Published:  06:11 AM, 18 May 2022

reedom of speech and good governance required to ensure economic growth

 
Since its enactment in 2018, the Digital Security Act (DSA) has been repeatedly used to target critical voices. The arbitrary enforcement of some of its overly broad and vague provisions meant that the victims came from all sorts of backgrounds, although it was always feared that journalists and political activists would be disproportionately targeted. A review of court cases by the DSA Tracker, a project by the Centre for Governance Studies (CGS), now reveals that politicians did form the majority of victims. After studying the professions of approximately 400 individuals being prosecuted under the law during 2020-2021, the team found that at least 167 of them were politicians. Journalists were a close second, with at least 160 facing prosecution during this period.

The numbers of DSA cases and accused are, of course, much higher. But what makes the CGS findings significant is that it puts a number on two categories of victims who, by virtue of their professions, are closest to the citizens—thereby their most authentic representatives. While we await more exhaustive analysis of the defendants in DSA cases, it's safe to say that most were targeted because they said something deemed "offensive." "Freedom of expression has its limits," said the organizing secretary of the ruling Awami League while defending the law. We beg to disagree, because the freedom to speak is precisely the freedom to offend, shock or challenge, and the offended are welcome to protest it, but not gag the offenders.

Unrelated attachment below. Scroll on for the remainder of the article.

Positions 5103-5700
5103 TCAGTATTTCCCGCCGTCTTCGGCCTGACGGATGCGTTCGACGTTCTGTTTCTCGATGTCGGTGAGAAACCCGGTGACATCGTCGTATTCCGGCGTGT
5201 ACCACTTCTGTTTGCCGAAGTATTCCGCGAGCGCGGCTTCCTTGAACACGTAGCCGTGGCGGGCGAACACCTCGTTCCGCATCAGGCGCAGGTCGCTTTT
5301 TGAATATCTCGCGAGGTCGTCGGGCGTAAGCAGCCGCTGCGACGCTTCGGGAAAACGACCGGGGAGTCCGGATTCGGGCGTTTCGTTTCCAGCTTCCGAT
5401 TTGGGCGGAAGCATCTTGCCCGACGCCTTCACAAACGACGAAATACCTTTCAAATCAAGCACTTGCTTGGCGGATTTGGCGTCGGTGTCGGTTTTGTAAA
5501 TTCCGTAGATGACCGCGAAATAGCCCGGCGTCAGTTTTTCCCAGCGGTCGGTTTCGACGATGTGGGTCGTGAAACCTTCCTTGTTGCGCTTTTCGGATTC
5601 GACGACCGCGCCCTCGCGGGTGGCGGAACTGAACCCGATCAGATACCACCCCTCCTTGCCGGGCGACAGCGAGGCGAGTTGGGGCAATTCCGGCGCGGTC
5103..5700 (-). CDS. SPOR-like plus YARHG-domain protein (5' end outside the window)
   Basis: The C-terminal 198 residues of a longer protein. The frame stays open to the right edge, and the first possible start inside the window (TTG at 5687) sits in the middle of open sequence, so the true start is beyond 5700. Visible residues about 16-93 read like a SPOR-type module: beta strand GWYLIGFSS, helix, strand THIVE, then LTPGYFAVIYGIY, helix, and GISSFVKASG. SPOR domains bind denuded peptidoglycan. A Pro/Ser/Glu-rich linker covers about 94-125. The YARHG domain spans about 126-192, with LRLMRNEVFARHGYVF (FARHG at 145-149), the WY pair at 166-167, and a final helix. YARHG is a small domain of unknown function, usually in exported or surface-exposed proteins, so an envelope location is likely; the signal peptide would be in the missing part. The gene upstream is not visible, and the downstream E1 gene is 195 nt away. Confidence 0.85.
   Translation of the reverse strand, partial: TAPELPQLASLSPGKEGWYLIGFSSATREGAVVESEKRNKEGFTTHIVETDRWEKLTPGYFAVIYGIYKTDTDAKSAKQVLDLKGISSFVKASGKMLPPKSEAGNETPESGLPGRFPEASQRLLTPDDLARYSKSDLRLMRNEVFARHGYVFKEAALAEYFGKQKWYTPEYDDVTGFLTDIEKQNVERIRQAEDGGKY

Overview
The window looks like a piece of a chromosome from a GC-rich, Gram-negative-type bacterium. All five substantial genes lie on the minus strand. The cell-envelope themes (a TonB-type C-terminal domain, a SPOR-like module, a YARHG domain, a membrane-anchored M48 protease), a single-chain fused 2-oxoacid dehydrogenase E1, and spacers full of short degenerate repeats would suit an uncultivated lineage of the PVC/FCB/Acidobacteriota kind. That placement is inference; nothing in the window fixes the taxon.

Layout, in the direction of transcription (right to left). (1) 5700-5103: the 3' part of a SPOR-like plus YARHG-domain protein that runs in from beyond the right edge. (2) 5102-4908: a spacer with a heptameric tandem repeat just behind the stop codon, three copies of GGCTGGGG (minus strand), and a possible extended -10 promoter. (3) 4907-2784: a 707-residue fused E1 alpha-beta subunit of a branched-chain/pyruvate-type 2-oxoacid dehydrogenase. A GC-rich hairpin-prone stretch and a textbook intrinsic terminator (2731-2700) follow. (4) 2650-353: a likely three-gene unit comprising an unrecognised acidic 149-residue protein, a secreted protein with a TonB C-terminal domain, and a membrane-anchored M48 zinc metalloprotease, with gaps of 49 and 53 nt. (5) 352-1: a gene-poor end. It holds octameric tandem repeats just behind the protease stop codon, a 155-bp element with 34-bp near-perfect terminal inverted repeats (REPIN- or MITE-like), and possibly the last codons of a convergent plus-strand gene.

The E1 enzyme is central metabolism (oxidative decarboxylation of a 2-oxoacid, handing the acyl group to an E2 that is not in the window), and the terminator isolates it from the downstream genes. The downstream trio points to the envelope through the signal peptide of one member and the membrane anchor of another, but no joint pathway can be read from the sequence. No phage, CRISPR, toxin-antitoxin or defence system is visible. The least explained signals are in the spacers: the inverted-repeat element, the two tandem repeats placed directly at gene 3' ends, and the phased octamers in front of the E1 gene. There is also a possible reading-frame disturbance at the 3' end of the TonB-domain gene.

But this is exactly what is happening now. Political activists, rights campaigners and even journalists—after a promise of undue concessions in DSA case filings from the law minister—continue to be at risk. Two oft-parroted excuses for filing such cases are "hurting the spirit of the Liberation War" and "hurting religious sentiment." Between 2020 and 2021, the DSA Tracker reportedly logged over 2,000 DSA cases filed against 1,530 people, of whom at least 90 were prosecuted for hurting religious sentiment and "provoking unrest." Of them, at least 55 belonged to the minority Hindu community. Equally frighteningly, police have been solely empowered to decide whether the spirit of the Liberation War or anyone's religious sentiments have been hurt.

The existence of these undefined terms and vague provisions in a legal document that is supposed to be unambiguous is as much to blame as our general culture of intolerance. The CGS findings show how far the rot has spread. At a time when people, especially the youth, are showing increasing disinterest in joining politics and assuming the mantle of leadership, such targeted, ill-motivated use of DSA is bound to send a very wrong message. We can't expect them to be politically active without being politically vocal. We urge the government to repeal the law—or at least amend its questionable provisions.




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